The Price

Buencamino does foreign and political affairs analysis for Action for Economic Reforms. This piece was published in the newspaper Today,18 August  2004, page 9.


The 59th anniversary of the bombing of Hiroshima and Nagasaki passed
quietly. Then American President Harry Truman committed one of the
greatest atrocities in human history—yet many accept that he did the
right thing.

This might be a good time to correct that impression and cite the
opinions of some top American leaders who strongly disagreed with what
he did.

Two days after the bombs were dropped, a disgusted Herbert Hoover wrote
to the publisher of the Army and Navy Journal and said, “The use of the
atomic bomb, with its indiscriminate killing of women and children,
revolts my soul.”

Admiral William D. Leahy, who served as Chief of Staff to both Franklin
Roosevelt and Truman, shared Hoover’s revulsion. In his book, I Was
There, he wrote, “It is my opinion that the use of this barbarous
weapon at Hiroshima and Nagasaki was of no material assistance in our
war against Japan. I was not taught to make war in that fashion, and
wars cannot be won by destroying women and children.”

Dwight Eisenhower told Newsweek magazine many years later that “The
Japanese were ready to surrender and it wasn’t necessary to hit them
with that awful thing.”

And Brig Gen. Carter Clarke, the military intelligence officer who
prepared Truman’s briefs on intercepted Japanese cables described
Truman’s decision succintly, “…when we didn’t need to do it, and we
knew we didn’t need to do it, and they knew that we knew we didn’t need
to do it, we used them as an experiment for two atomic bombs.”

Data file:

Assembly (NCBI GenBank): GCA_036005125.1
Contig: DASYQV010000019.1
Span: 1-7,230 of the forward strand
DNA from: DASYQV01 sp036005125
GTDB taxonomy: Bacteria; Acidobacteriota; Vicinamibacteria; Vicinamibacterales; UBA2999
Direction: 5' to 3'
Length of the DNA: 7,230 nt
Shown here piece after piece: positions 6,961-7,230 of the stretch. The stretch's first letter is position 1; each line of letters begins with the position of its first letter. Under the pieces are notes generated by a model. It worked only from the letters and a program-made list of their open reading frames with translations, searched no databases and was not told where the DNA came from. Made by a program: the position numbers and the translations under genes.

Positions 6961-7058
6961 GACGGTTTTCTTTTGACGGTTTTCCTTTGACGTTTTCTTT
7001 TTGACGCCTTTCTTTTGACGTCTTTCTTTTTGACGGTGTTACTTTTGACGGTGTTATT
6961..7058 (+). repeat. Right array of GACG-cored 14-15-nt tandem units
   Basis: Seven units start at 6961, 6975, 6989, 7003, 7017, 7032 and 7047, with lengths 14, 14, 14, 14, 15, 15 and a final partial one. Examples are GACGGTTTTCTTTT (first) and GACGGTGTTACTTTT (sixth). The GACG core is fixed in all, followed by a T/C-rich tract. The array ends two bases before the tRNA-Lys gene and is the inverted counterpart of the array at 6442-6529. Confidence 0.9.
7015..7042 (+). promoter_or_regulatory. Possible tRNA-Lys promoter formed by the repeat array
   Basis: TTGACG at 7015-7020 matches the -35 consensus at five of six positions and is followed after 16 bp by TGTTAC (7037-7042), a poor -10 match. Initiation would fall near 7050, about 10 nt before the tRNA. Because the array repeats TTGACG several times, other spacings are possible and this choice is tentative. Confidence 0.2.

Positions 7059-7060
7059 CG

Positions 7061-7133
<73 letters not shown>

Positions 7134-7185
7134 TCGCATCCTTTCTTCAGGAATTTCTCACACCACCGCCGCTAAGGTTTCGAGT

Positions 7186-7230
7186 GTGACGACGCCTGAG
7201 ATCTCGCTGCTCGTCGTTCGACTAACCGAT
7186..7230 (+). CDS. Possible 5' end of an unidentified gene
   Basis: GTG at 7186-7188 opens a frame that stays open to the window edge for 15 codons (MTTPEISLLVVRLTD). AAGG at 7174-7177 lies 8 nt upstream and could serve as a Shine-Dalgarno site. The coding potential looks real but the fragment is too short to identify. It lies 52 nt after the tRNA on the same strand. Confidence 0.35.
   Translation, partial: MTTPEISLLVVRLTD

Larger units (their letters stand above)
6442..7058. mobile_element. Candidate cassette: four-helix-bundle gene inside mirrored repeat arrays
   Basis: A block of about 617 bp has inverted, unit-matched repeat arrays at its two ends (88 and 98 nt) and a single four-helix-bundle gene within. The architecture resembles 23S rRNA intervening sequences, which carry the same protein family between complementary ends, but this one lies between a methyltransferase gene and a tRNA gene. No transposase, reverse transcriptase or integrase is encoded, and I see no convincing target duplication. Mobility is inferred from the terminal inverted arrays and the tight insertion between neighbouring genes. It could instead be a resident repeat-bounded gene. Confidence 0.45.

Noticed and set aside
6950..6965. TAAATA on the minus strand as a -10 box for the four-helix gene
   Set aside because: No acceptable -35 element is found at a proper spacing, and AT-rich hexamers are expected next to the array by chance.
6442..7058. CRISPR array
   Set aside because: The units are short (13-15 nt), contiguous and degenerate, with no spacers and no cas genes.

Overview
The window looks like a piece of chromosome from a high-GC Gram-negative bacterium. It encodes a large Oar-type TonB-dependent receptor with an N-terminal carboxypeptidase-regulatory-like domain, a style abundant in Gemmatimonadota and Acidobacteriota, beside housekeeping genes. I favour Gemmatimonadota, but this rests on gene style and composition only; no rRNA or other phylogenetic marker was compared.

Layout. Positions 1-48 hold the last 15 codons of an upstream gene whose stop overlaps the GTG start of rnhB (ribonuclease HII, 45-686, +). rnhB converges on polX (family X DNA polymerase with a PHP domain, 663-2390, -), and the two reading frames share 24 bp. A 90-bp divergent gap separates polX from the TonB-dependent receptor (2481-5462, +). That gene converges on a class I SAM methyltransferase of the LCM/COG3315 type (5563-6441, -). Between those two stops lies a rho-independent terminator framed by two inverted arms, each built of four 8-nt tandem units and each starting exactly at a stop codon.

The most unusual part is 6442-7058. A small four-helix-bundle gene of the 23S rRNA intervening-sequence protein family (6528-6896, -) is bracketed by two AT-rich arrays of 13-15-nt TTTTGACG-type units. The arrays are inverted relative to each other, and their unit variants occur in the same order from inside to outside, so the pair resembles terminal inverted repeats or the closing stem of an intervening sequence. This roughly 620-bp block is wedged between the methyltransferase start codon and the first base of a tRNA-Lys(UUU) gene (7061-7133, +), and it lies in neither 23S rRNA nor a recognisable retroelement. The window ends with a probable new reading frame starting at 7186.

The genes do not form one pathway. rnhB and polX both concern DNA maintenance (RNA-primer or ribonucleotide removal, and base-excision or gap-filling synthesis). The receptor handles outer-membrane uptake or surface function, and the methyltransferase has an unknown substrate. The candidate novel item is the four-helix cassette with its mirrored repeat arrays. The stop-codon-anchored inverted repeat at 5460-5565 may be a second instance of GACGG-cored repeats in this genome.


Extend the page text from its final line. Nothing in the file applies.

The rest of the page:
Yet, Harry S Truman dropped an atomic bomb on
Hiroshima and a plutonium bomb on Nagasaki. Some 100,000 civilians were
instantly vaporized by those bombs, and
in the days and years that followed, tens of thousands more would die from the effects of radiation.

Robert Oppenheimer, Scientific Director of Los Alamos, called on Truman
five months after he resigned from his job in disgust.  He told
Truman “Mr. President, I have blood on my hands.” Truman replied, “It’ll come out in the wash.”

Truman claimed he dropped the bombs in order to save American and
Japanese lives. In August 1945,  he issued a statement to the Los
Alamos scientists saying, “This new weapon will result in saving
thousands of American lives.” By 1959, Truman, realizing that the blood
was not going to wash off so easily, expanded his claim from thousands
to “the dropping of the bombs saved millions of lives.”

There are many theories why Truman killed all those civilians. The most
popular theory is best summed up by his closest policy advisers.
Secretary of War Henry Stimson said ,  “American statesmen were
eager for their country to browbeat the Russians with the bomb held
rather ostentatiously on our hip.” Secretary of State James F.
Byrnes.  Byrnes said, “The demonstration of the bomb might impress
Russia with America’s military might.” Stalin was making his
threatening moves in Europe and something had to be done to prevent
Soviet communism from becoming a real menace to American
capitalism.  In short, the bomb was dropped for demonstration
purposes.

The lesson of Nagasaki and Hiroshima is, it’s not the act but the
“rationale” behind the act. Presidents and statesmen who came after
Truman have taken the lesson to heart: that it is okay to kill as long
as it’s for the American way.

Civilian targets are okay. Johnson bombed dikes and napalmed civilian
targets in Vietnam. Nixon did the same in the secret bombing of
Cambodia. Clinton dropped cluster bombs on civilians in Serbia. And
everyone by now is familiar with Bush’s bombing of Afghanistan and Iraq.

The killing of innocent civilians is not limited to bombings. Clinton’s
Secretary of State, Madeline Albright, was asked by Leslie Stahl on the
CBS show 60 Minutes, “We have heard that a half million children have
died [from the sanctions on Iraq]. I mean, that’s more children than
died in Hiroshima. And —and you know, is the price worth it?” And she
replied, “I think this is a very hard choice, but the price —we think
the price is worth it.”

The price.  At the beginning of the American century, the price
was 200,000 Filipino lives. During the “Cold War”, the price was
millions of proxies so that Russia and the US wouldn’t have to shoot at
each other. In the “clash of civilizations”, the final tally is still
being determined.

The price, indeed. As always, it is the innocents who pay.

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